Shiloh Sharrard
c.2013

Story

Shayne Watkins, the electric guitar player on this track, came up with the brilliant riff that transcends the Bob Seger and Rodney Crowell versions of this great Rodney Crowell song. Fabulous steel from Brian Davies. Alane Watkins sings harmony. My odd minimalist piano part and bass from Solé Farr. Russ Rosenbalm on drums. This is about as big a production as I've done out here! Preston, Shiloh's dad, wanted Shiloh to do this song on the record, and I have to say he has excellent taste. She is awesome on this song.

Tiana Gregg
c.2009

Story

This fabulous song is also (along with "Motherstrong," above) on Tiana's first CD, "The Baby," which is currently sold out. Tiana sings and plays guitar, and I play everything else.

Shiloh Sharrard
c.2013

Story

I wanted Shiloh to put this Freddy Fender song on her CD after I heard a live recording she did of it. I think Shiloh can deliver country music in Spanish better than anyone else I've heard. Steve Penoncello gave us an authentic Norteño accordion sound, though he was born and raised in the Midwest American accordion tradition. Shayne Watkins on acoustic guitar, me on piano, Richard Kriehn on mandolin, Solé Farr on bass. Alane Watkins sang harmony.

Richard Kriehn, mandolin; Paul Ely Smith, banjo
c.2010

Story

Another piece from Richard Kriehn's CD. I kept the banjo pretty low-key to show off Richard's wonderful improvisations around this classic American fiddle tune.

Mike and Olivia Haberman
c.2009

Story

I'm posting some examples of other people's music that I've produced here, a nice sampling of music on the Palouse. I had known Mike Haberman for years, and he wanted to do a recording with his daughter Olivia before she went off into the world out of college.  They are both very talented--in particular I thought her sound on the tin whistle was wonderful on this song.

Paul Ely Smith
c.2005
Paul Ely Smith

Story

Besides Lullaby, this piece is my favorite from the "Handmade" CD. I've always liked how the 10/8 rhythm in the second movement sounds so natural. When I performed Mosaic, I often played this piece as a kind of warm-up to "Hare Halleluia Allah Hu" (also audible here on the website)--they are related guitar parts.

Paul Ely Smith
c.2008

Story

This is from Act 1, Scene 5. It accompanies Pantos drugging and then assaulting Cassandra, and her rescue by her servant Partana. For more information, see the blog.

Paul Ely Smith
c.2008

Story

This was the first song I wrote for Mosaic, built on essential prayers of divine praise from four religious traditions: Hinduism, Judaism, Christianity, and Islam. That these phrases are etymologically related speaks of a deeper universal song of praise, here applied to a text from the Christian New Testament (Philippians 4:8) that is resonant with the spirit of much Sufi Muslim poetry.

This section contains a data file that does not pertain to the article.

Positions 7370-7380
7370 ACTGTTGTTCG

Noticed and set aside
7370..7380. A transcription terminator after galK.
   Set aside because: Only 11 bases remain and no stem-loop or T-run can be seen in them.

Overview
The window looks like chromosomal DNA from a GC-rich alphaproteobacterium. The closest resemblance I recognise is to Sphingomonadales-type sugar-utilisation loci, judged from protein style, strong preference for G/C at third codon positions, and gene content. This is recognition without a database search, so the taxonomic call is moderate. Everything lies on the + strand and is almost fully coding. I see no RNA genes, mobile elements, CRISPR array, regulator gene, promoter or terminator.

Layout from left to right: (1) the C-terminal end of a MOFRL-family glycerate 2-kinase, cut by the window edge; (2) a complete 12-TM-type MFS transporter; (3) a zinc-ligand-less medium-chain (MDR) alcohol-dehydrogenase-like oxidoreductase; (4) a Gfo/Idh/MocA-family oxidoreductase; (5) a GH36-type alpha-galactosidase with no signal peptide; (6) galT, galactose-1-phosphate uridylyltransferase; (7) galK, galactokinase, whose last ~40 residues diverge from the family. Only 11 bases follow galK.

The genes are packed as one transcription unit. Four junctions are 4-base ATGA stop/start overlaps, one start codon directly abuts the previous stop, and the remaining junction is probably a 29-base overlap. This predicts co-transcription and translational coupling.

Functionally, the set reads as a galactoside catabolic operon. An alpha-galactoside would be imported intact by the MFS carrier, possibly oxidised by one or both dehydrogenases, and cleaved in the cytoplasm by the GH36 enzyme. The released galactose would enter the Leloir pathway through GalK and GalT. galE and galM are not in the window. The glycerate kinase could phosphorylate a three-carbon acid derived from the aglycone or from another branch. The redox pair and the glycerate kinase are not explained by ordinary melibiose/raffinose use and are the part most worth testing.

Lyrics

Hare halleluia Allah Allah hu

Whatever is true, whatever is noble

Whatever is right, whatever is pure

Whatever is lovely, all that we admire

Anything excellent or worthy of praise

Paul Ely Smith
c.2008

Story

This is a six-part canon, which basically means that any part can be sung with any other part. In this recording, the parts trickle in and all six aren’t going until the end. “Dona nobis pacem” is a prayer in Latin that means “Give us peace.” “Om shanti” is an ancient Hindu and Buddhist mantra. “Om” is a sacred syllable and “shanti” means “peace.”

Lyrics

Dona nobis pacem

Give us peace

Om shanti shanti

Om shanti om

In our hearts, our homes, our world

In our hearts, our homes, our world

Solstice Woodwind Quintet
c.2005
Paul Ely Smith

Story

This was written for WSU's Solstice Woodwind Quintet in 2004-2005. They played it twice, once at the WSU New Music Festival in 2005 and then again in my studio, recorded here.

Emerald City Brass Quintet
c.1990
Paul Ely Smith

Story

I wrote this piece while I was at UCSD, but I had my friend David Hensler's brass quintet, Emerald City Brass Quintet, in Seattle in mind when I composed it.  There are various train-related sounds here, and the title refers to a train that runs between Chicago and San Francisco.

Paul Ely Smith
0000-00-00

Story

"Zeno's Breakfast" is the first piece I composed for Thomas Arthur's performances (before that he used music I had composed for Ellipsis). It was recorded in 1986. David Hensler played trumpets, and I can't remember who the trombone player was. I played everything else.

Paul Ely Smith
c.2012
me on fiddle and piano, Russ Rosenbalm played that lovely cymbal swell...

Story

In the middle of mixing a song on a CD I was producing, there was this little phrase right at the end that no one would ever probably notice but all of a sudden it jumped out at me as some sort of sonic logo for palouse river music.